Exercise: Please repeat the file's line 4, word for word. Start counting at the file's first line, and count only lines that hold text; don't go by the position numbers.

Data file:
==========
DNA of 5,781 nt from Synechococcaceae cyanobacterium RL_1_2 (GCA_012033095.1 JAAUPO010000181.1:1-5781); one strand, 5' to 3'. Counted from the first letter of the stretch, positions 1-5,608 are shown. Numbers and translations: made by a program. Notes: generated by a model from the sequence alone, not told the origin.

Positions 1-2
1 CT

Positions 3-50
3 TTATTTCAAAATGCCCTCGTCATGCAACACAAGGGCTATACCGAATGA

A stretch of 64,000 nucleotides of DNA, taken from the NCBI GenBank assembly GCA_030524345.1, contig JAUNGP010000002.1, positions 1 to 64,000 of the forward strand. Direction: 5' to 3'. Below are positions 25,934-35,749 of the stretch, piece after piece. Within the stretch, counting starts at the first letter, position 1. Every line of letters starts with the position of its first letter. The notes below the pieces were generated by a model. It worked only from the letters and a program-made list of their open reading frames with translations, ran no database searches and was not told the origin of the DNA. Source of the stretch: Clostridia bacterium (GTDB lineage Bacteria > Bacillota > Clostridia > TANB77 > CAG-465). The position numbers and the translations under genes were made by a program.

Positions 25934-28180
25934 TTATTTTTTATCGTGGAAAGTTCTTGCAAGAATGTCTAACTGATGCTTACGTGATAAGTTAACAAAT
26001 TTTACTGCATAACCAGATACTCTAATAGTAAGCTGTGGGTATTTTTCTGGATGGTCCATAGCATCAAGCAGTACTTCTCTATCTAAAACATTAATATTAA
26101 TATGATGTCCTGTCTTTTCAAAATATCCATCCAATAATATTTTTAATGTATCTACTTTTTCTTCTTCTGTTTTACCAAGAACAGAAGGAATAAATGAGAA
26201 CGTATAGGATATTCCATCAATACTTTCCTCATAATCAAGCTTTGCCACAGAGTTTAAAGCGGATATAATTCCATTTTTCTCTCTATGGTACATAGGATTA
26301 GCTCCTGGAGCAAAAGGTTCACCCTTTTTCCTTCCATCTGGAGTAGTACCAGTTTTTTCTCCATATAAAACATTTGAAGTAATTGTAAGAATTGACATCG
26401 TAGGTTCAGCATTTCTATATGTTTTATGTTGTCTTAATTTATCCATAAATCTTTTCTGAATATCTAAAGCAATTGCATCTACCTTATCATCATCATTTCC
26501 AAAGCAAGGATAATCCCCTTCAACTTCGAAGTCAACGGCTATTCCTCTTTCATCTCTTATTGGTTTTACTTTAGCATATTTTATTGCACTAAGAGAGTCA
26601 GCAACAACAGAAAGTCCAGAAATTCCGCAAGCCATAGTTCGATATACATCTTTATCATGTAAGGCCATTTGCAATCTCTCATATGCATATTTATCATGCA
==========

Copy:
Positions 3-50